Fears of tapes being destroyed prompted action

Minister tells of concerns ‘someone in the guards wanted the tapes destroyed’

Taoiseach Enda Kenny  told the Dáil of the latest scandal to hit the justice system involving inadvertent taping of telephone calls between prisoners and their solicitors.

Taoiseach Enda Kenny told the Dáil of the latest scandal to hit the justice system involving inadvertent taping of telephone calls between prisoners and their solicitors.

 

Fears that recordings of phone calls to and from Garda stations might be destroyed prompted the dramatic establishment of a commission of inquiry into the issue, Ministers were told yesterday.

One Minister last night said there was a feeling at yesterday’s Cabinet meeting that “someone in the guards wanted the tapes destroyed”.

One of the decisions taken by the Cabinet was that the Garda and the Department of Justice should ensure the retention and preservation of all tapes, complete a full inventory of the tapes and devise arrangements to ensure that they can be accessed “as required and in accordance with the law.”

At the Cabinet meeting there was also criticism of Martin Callinan’s letter and how claims from him found their way into the public domain, with one source afterwards saying there was a sense the former commissioner was attempting to “cover himself”.

The Cabinet also heard some criticism of Brian Purcell, the secretary general of the Department of Justice, for not passing the letter from Mr Callinan to Mr Shatter sooner, sources said.

Mr Shatter, who found out about the recordings at prisons during the Cabinet meeting, is understood to have told his colleagues the system of recording telephone calls at Garda stations was initiated primarily to deal with paramilitary threats, such as from the IRA.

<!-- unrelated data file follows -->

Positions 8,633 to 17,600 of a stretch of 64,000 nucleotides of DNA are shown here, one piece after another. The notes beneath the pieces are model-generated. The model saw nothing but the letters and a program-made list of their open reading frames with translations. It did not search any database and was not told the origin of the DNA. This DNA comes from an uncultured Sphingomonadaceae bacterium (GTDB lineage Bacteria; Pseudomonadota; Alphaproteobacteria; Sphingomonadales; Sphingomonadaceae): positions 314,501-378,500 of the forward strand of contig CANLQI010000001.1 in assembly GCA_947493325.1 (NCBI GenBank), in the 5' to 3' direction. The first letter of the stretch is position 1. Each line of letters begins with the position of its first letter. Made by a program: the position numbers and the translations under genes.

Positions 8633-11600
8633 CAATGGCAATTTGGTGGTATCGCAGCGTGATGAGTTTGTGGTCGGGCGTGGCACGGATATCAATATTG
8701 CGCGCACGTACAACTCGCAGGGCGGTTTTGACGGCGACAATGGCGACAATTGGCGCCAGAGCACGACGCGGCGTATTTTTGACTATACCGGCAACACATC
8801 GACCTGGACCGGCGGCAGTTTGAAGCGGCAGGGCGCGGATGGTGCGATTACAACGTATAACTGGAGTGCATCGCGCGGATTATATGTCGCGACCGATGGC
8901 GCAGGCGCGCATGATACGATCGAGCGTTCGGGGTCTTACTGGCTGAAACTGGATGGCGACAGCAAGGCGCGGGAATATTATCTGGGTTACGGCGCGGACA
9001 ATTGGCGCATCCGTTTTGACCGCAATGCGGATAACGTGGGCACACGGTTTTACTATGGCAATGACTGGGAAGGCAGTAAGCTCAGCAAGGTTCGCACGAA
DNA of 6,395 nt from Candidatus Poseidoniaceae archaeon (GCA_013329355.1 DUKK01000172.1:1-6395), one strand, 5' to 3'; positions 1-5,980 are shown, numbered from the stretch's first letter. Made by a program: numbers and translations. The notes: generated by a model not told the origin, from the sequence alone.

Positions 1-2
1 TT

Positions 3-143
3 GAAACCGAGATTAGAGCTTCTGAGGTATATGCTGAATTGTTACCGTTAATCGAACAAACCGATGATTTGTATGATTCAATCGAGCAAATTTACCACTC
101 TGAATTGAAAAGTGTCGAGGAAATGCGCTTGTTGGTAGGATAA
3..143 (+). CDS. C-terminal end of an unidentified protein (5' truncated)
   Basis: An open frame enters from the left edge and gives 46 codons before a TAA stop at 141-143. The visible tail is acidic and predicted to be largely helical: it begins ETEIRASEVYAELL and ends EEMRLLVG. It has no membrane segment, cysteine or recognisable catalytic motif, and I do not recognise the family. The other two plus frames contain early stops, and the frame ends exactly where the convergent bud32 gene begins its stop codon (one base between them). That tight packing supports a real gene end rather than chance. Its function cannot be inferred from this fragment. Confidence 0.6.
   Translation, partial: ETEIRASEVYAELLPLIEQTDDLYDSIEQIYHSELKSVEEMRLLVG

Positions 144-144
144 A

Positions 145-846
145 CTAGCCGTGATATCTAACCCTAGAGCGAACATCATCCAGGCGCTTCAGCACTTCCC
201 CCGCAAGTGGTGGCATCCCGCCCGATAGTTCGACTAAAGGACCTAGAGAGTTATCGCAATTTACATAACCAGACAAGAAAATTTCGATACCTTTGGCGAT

Did not outline
However, sources said Mr Shatter did not outline when the practice began.At its meeting the Cabinet took a number of decisions that followed on from its meeting of a week ago at which the Taoiseach informed Ministers of the practice of recording calls in and out of Garda stations. It appointed Supreme Court judge, Mr Justice Nial Fennelly, to chair the commission of investigation. There was a discussion about the terms of reference of the commission and that it should examine all matter of public concern relating to the taping of conversations in Garda stations.

Terms of reference
The full terms of reference will be finalised in consultation with Mr Justice Fennelly and will be subject to approval by Dáil Éireann. Ministers were given a briefing on the latest position in the specific case related to Bandon Garda station and the fact that two other inquiries relating to An Garda Síochána and its oversight (the Cooke and Guerin inquiries) are to be completed later this month.

A decision was also taken to establish a Cabinet Committee on Justice Reform to oversee the development of proposals for an independent police authority, and other associated reforms to the policing and justice system.

This high-powered committee will be chaired by the Taoiseach and will include Tánaiste, Eamon Gilmore and one other Labour Party Minister as well as Mr Shatter.

Mr Kenny later told the Dáil of the latest scandal to hit the justice system involving inadvertent taping of telephone calls between prisoners and their solicitors. He said Mr Shatter had been informed of the development earlier yesterday and was seeking a report from the prison service. The 139 prisoners’ 1,749 phone calls were inadvertently recorded by a system installed in July 2010 when the current secretary general of the Department of Justice Mr Purcell was head of the Irish Prison Service.